Prince Albert, Montagu, Ladysmith, Calitzdorp, Oudtshoorn, Riversdale, Mossel Bay.
Ecology: P. pallens can be found on rocky ridges, hills
and slopes (particularly the western slopes), but also on
the flats. It often grows in dry and bare areas on sandy or
stony soil as well as shale and lime-rich soil, and occurs
from about 300m to 1 000 m above sea-level. It is found
in the Western Mountain Karoo and succulent Karoo
vegetation types and, according to Acocks (1975), is a
characteristic shrub on the hillsides of veld Type No. 26
B, namely, the Little Karoo of the Karoid Broken Veld.
RESULTS
Clinical signs: Two sheep died without clinical signs
being observed. Apathy, rumina! stasis and icterus were
evident in the other 3 (Table 1).
Chemical pathology: Typical changes, related to liver
involvement, including elevation of y-GT, AST and total
bilirubin, were recorded (Table I).
Pathology: In all the animals, the livers were swollen
and light-brown to dark-red, with accentuated lobulation, giving the organ a mosaic appearance (Fig. 4 & 5).
Oedema of the gall bladder was evident in 4 of the sheep
and 3 were icteric. In 3 cases the kidneys were pale, and
perirenal oedema was present in 2 sheep (Table 1). The
lungs of 3 sheep were oedematous.
MATERIALS AND METHODS
Dosing trials
Five Merino sheep were dosed per stomach tube with
milled plant material at the levels and intervals outlined
in Table I.
11
AN OVINE HEPATOTOXICOSIS CAUSED BY THE PLANT PTERONIA PALLENS (ASTERACEAE) L.F.
The most consistent microscopical lesion in 4 of the
sheep was centrilobular coagulative to lytic necrosis,
accompanied by congestion and haemorrhages. The
lesion often extended into the midzonal areas (Fig. 6 &
7). In 3 animals many of the necrotic hepatocytes were
mineralized (Fig. 8). The hepatocytes surrounding the
portal triads were degenerated (hydropic degeneration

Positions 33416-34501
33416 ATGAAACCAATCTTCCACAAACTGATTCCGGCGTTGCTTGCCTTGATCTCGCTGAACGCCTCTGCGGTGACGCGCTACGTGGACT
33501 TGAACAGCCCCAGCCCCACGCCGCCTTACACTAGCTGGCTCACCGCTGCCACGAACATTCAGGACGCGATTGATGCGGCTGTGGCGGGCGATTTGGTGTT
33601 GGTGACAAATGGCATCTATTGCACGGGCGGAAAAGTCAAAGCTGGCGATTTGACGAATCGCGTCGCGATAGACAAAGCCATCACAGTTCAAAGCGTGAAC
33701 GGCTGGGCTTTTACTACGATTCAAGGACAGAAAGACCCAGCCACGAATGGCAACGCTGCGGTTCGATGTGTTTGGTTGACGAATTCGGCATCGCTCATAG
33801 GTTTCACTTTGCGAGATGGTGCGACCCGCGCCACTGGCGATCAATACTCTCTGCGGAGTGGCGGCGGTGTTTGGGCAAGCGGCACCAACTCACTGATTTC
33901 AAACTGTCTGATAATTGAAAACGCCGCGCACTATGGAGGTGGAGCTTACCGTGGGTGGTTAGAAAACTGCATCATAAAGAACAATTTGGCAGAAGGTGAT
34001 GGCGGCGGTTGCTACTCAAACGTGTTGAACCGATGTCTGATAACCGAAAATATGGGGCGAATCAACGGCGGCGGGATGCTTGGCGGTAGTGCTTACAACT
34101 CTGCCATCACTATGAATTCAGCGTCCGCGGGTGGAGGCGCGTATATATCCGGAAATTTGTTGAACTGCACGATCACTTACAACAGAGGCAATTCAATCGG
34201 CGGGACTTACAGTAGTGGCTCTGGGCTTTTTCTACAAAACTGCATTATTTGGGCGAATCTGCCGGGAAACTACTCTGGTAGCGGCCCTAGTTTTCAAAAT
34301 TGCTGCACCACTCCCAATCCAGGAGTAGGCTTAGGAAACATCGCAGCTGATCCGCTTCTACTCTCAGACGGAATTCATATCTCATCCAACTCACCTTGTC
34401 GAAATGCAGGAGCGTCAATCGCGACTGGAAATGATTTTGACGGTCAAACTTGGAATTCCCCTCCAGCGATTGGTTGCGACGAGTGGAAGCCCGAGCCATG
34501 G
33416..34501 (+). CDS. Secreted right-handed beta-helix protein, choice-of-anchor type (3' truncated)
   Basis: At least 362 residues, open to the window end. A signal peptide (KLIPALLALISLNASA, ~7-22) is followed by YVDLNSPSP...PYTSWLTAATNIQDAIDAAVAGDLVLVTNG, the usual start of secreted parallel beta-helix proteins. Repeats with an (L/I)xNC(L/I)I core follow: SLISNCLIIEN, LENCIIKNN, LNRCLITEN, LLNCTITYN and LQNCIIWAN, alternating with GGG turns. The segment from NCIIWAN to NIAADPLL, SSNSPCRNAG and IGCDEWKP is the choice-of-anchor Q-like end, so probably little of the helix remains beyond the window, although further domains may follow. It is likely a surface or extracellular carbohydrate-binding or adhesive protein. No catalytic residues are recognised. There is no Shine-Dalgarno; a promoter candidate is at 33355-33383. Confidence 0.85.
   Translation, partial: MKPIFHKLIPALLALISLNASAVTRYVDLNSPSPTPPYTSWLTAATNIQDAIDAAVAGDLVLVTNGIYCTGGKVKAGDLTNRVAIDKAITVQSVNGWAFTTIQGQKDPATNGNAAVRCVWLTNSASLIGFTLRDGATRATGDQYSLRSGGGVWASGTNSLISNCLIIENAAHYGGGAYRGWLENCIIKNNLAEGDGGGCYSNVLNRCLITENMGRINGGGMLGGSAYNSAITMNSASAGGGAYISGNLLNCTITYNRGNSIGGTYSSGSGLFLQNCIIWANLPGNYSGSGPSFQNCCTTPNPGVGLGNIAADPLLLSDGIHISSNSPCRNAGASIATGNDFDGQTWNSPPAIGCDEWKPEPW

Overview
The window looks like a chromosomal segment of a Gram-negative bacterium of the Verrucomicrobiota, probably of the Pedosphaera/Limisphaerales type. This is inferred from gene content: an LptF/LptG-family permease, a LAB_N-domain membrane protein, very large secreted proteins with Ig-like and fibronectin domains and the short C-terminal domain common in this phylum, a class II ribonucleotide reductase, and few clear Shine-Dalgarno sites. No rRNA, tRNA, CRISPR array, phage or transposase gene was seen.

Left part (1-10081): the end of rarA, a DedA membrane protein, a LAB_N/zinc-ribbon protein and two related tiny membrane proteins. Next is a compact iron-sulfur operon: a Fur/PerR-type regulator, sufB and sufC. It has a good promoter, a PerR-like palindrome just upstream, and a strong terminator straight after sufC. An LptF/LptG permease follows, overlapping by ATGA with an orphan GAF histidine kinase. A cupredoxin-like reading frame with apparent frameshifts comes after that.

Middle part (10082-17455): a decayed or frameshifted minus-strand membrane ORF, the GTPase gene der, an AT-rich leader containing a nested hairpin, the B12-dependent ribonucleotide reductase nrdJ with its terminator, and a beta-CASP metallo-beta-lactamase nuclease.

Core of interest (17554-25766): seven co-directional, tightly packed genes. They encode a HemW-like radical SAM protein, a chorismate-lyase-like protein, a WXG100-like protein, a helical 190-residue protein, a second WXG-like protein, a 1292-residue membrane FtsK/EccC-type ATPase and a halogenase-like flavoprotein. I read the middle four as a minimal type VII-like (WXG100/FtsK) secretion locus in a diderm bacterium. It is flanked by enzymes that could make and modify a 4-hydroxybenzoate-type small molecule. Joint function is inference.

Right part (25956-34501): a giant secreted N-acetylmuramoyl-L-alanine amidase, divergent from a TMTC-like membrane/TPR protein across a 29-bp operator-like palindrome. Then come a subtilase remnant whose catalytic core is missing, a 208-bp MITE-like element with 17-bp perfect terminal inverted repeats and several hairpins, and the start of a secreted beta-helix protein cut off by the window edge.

and cloudy swelling) and interspersed with single necrotic hepatocytes, which were often surrounded by neutrophils. In one of the sheep the hepatocytes were diffusely affected by cloudy swelling, hydropic degeneration and severe fatty metamorphosis, and individual necrotic hepatocytes were randomly distributed throughout
most lobules. Other lesions in the animals included mild
Kupffer cell activation (hypertrophy and proliferation),
an increase in neutrophils in the sinusoids, bile ductular
proliferation and oedema of the portal triads (Table 1).
The epithelial lining of the convoluted tubules of 3
animals was degenerated (cloudy swelling and hydropic
degeneration) and protein casts were present in the
lumina.
centrilobular necrosis occurred rarely. Different zonal
patterns of hepatic necrosis in sheep intoxicated with
Asaemia axillaris and Athanasia trifurcata, were described by Coetzer & Bergh (1983) and Kellerman et al.
( 1983). Considering the wide spectrum of hepatic lesions
associated with these 2 plants, it is clear that the lesions
may in some cases be indistinguishable from those seen
in P. pal/ens poisoning in sheep. Necrosis of the periportal hepatocytes and hepatocellular unrest, (depicted as
hepatocytic anisonucleosis, mitoses and hepatocytes
with 2-3 nuclei), associated with A. axillaris and A.
trifurcata (Coetzer & Bergh, 1983; Kellerman et al.,
( 1983), were not seen with P. pal/ens poisoning.
ACKNOWLEDGEMENTS
We wish to thank Mr B . P. Maartens for his technical
assistance, the technicians of the Section of Pathology,
Veterinary Research Institute, Onderstepoort, for the